Apollo Lake NUC Review (NUC6CAYH) 1/3: Overview
It’s been a while since we had a lower end Intel NUC model under review. The Braswell NUC came in two variants and was released during summer 2015. Apollo Lake is Intel’s latest system on a chip architecture with 14 nm manufacturing process. It is positioned under the Core architecture chips that are called Kaby Lake. The Apollo Lake NUC (NUC6CAYH) is a mini PC kit with a rather agressive price point of around $150. Let’s see in this Apollo Lake NUC review how does the new NUC look like and how does it perform.
Quite interestingly Intel has decided to power the Apollo Lake NUC with a higher TDP processor than the previous-generation Braswell NUCs were powered. Instead of using a 6-watt CPU Intel has decided to use the 10-watt J3455. I see this as a positive thing as it improves the performance of the NUC and anyway the 6-watt Braswell NUCs were not fanless despite the lower TDP.
The Apollo Lake NUC comes in two variations. NUC6CAYS is a plug and play device that comes with hardware components and Windows 10 Home preinstalled. NUC6CAYH is the kit version that I’m looking at. You’ll need to add your own RAM modules and a 2.5″ SSD/HDD drive.
- CPU: Intel Celeron J3455 CPU, quad-core, 1.5 GHz (2.3 GHz burst), 10W TDP
- GPU: Intel HD Graphics 500, 12 EUs, 250 MHz base frequency, up to 750 MHz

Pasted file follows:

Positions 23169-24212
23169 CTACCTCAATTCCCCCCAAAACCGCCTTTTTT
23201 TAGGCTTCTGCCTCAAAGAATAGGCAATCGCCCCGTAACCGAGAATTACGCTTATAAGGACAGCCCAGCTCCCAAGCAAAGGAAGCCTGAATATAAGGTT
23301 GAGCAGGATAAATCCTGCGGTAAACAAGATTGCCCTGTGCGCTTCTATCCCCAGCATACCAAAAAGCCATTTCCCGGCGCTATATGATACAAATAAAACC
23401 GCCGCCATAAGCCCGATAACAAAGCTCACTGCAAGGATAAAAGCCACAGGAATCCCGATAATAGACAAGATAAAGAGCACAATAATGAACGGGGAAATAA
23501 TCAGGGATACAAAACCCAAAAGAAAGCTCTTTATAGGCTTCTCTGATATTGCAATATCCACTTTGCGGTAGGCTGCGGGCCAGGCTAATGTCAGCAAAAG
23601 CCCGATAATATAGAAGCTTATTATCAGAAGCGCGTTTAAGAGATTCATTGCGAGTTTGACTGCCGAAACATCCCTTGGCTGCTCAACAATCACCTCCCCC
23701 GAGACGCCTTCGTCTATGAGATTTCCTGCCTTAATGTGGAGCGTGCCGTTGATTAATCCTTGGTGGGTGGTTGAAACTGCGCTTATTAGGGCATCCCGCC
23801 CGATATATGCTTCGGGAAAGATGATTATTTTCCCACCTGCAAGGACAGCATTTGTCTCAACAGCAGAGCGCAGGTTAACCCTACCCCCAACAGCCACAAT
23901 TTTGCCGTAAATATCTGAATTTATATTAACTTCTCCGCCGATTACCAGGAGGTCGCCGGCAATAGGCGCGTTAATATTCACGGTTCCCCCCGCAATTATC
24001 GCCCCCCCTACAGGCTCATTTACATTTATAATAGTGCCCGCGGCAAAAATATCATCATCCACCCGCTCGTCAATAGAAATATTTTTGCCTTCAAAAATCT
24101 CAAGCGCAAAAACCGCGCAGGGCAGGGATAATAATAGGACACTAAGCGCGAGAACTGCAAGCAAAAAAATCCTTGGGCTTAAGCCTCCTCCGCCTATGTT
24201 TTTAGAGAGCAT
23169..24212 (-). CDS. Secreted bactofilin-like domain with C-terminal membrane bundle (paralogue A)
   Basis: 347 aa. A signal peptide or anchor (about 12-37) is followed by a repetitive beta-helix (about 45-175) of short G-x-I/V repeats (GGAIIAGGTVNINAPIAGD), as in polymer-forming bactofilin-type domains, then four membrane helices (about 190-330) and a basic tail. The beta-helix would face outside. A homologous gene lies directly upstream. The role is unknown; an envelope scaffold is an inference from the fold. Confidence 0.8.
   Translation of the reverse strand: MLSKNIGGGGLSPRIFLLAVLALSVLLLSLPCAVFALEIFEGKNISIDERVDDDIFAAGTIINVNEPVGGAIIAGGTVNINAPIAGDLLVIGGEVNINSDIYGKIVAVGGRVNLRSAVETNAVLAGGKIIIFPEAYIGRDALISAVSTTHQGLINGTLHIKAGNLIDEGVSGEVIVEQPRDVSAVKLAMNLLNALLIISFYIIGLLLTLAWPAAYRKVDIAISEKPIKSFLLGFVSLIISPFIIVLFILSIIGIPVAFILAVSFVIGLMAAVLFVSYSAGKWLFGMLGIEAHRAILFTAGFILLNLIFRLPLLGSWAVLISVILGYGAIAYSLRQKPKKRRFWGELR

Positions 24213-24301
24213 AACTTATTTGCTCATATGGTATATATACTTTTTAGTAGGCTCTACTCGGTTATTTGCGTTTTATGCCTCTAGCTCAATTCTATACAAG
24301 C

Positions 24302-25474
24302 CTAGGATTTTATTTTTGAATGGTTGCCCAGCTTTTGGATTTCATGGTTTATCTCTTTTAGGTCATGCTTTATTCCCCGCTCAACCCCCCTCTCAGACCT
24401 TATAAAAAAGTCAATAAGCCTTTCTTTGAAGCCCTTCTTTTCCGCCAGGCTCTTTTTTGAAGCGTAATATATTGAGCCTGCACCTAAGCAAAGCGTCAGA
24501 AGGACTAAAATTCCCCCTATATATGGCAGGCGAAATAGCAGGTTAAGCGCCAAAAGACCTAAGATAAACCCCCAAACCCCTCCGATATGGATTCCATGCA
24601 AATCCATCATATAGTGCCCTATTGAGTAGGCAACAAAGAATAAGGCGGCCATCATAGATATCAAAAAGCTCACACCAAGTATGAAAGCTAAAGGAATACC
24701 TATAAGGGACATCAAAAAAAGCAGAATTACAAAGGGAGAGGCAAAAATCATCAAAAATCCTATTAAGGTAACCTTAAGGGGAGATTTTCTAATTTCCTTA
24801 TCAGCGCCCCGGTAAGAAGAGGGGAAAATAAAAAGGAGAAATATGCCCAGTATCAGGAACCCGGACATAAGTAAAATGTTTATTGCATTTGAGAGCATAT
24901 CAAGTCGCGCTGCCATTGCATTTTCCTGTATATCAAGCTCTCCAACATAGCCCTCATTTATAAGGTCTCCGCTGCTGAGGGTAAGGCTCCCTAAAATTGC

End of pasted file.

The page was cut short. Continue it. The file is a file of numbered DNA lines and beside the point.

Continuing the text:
- Memory: 2 slots, up to 8 gigabytes of DDR3L-1600/1866, 1.35 V, dual-channel
- USB: 2 front USB 3.0 ports (one with fast charging), 2 rear USB 3.0 ports, 2 USB 2.0 headers on mainboard
- 2.5″ SATA slot: Single slot for a 2.5″ SATA SSD or HDD drive, max. height 9.5 mm
- Display connectivity: Full-size HDMI 2.0 port, VGA port
- Audio connectivity: 7.1 channel digital audio over HDMI, 3.5 mm headphone jack in front panel, 3.5 mm speaker/TOSLink connector in the rear panel
- Networking: Gigabit Ethernet (Realtek), 802.11ac m.2 2230-size WiFi card preinstalled, Bluetooth 4.2
- HDMI CEC: CEC header on the mainboard, TV on/off functionality supported without a separate CEC adapter
- Infrared: Infrared receiver in the front panel
What’s in the Box
The product arrives in the typical blue box like many of the previous NUCs have been delivered in. Included in the box besides the main unit is a power adapter that can be used pretty much anywhere in the world thanks to multiple plugs. Also VESA mounting hardware (you can mount the NUC behind your monitor or TV with these), a quick start guide/poster and some warranty papers are included.
Design and Assembly
Let’s start by having a look at the box. This time Intel chose to have the sides of the chassis (yes, they’re plastic also this time) in a dark grey color. It looks quite nice actually. There’s not so big contrast between the black, glossy plastic top and the rest of the chassis anymore.
On the front you will find two USB 3.0 ports (one of them can be used for charging other devices even when the NUC is off), line out/headphone jack and the power button. There’s also an infrared receiver if you want to use a remote controller to operate your NUC. The two small holes are for the digital microphone array. The ports and the power button are surrounded by a ring LED that can be configured to light up in various different colours.